- Most important, perhaps, is a practice often called "lessons learned," or retrospectives. Retrospectives help us avoid repeating our own mistakes — or the mistakes of others. Although widely used in the lower reaches of the org chart, they are much less common at high levels. Why do you suppose that is? Could it be that requiring self-examination of others is easier than asking it of oneself?
Is your organization embroiled in Change? Are you managing a change effort that faces rampant cynicism, passive non-cooperation, or maybe even outright revolt? Read 101 Tips for Managing Change to learn how to survive, how to plan and how to execute change efforts to inspire real, passionate support. Order Now!
Your comments are welcomeWould you like to see your comments posted here? rbrenoHUsmpgknwuEEUlQner@ChacrBmxfJyJLoYBQLVMoCanyon.comSend me your comments by email, or by Web form.
About Point Lookout
Thank you for reading this article. I hope you enjoyed it and found it useful, and that you'll consider recommending it to a friend.
Support Point Lookout by joining the Friends of Point Lookout, as an individual or as an organization.
Do you face a complex interpersonal situation? Send it in, anonymously if you like, and I'll give you my two cents.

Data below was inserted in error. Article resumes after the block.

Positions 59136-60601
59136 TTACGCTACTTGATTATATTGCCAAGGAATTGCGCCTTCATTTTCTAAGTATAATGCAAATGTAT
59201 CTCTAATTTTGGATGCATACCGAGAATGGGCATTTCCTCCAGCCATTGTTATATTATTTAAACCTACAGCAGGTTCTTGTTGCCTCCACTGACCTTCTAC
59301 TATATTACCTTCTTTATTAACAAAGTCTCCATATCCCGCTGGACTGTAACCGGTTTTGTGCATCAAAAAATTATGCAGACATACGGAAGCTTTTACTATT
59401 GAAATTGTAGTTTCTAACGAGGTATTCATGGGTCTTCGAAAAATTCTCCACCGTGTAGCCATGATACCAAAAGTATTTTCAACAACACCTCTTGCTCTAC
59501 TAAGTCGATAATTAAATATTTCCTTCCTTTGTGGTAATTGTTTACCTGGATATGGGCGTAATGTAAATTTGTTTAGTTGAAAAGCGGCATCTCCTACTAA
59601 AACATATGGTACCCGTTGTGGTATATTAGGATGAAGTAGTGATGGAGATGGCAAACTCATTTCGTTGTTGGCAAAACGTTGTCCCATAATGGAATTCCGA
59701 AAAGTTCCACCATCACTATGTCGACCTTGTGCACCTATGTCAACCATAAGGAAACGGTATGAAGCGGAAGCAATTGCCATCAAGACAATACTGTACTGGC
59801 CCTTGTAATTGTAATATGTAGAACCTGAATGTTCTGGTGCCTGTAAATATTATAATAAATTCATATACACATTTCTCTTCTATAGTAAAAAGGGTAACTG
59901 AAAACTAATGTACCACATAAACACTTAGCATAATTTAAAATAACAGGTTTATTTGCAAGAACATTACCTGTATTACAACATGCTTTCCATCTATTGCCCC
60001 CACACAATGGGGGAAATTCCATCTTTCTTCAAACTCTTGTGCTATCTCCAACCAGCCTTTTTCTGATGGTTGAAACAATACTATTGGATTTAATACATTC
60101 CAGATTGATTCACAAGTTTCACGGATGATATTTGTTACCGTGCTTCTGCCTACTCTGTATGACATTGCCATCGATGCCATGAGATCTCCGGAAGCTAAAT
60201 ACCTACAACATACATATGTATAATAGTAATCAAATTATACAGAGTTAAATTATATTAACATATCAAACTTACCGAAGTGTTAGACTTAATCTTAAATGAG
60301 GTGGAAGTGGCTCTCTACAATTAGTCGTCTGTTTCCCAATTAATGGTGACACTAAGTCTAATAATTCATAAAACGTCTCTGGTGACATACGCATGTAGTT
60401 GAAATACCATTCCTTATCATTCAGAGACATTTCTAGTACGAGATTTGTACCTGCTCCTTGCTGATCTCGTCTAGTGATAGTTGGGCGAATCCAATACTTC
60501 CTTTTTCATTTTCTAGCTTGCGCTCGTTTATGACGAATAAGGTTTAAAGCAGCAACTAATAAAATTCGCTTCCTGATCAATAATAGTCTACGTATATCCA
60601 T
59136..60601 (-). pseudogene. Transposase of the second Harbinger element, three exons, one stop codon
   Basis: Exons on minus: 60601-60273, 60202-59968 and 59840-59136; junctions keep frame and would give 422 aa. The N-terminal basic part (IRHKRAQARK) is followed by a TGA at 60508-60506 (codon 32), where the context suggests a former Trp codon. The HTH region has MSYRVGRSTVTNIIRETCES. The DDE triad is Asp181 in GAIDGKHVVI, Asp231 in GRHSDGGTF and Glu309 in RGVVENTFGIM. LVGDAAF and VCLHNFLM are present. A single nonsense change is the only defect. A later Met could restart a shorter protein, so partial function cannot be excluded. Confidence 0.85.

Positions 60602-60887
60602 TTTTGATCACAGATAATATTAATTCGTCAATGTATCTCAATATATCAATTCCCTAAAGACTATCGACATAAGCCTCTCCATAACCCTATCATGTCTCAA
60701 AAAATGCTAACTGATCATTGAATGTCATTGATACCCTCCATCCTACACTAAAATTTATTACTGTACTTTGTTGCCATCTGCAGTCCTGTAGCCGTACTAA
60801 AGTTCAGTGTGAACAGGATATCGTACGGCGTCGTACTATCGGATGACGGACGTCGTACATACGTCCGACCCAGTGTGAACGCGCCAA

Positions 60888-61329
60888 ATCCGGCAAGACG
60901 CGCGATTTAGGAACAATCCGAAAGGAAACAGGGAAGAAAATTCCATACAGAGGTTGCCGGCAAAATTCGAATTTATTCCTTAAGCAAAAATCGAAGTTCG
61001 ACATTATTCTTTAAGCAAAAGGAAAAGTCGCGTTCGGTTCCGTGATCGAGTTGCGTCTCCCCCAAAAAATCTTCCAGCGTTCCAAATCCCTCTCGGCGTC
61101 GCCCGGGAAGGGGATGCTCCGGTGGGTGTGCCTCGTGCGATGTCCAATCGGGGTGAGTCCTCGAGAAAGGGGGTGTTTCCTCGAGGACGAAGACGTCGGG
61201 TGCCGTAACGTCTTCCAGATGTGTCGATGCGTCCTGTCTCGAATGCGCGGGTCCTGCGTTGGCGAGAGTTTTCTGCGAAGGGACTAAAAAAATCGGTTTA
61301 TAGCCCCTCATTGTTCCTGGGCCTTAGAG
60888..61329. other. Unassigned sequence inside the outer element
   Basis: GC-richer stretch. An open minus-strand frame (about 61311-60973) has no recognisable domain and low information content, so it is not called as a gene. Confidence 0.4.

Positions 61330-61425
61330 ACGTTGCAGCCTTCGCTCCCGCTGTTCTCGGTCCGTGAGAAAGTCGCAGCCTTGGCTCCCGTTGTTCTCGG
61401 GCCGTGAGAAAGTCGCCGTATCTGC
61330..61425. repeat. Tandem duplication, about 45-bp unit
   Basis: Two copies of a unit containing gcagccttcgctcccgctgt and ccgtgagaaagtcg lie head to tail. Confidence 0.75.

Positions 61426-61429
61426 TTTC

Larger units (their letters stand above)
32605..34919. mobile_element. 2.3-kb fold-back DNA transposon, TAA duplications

More articles on Organizational Change:
- Definitions of Insanity
- When leaders try to motivate organizational change, they often resort to clever sloganeering. One of
the most commonly used slogans is a definition of insanity. Unfortunately, that definition doesn't pass
the sanity test.
- Good Change, Bad Change: II
- When we distinguish good change from bad, we often get it wrong: we favor things that would harm us,
and shun things that would help. When we do get it wrong, we're sometimes misled by social factors.
- Reactance and Micromanagement
- When we feel that our freedom at work is threatened, we sometimes experience urges to do what is forbidden,
or to not do what is required. This phenomenon — called reactance — might explain
some of the dynamics of micromanagement.
- Patching Up the Cracks
- When things repeatedly "fall through the cracks," we're not doing the best we can. How can
we deal with the problem of repeatedly failing to do what we need to do? How can we patch up the cracks?
- The Restructuring-Fear Cycle: I
- When enterprises restructure, reorganize, downsize, outsource, spin off, relocate, lay off, or make
other adjustments, they usually focus on financial health. Often ignored is the fear these changes create
in the minds of employees. Sadly, that fear can lead to the need for further restructuring.
Forthcoming issues of Point Lookout
- Coming October 25: Workplace Memes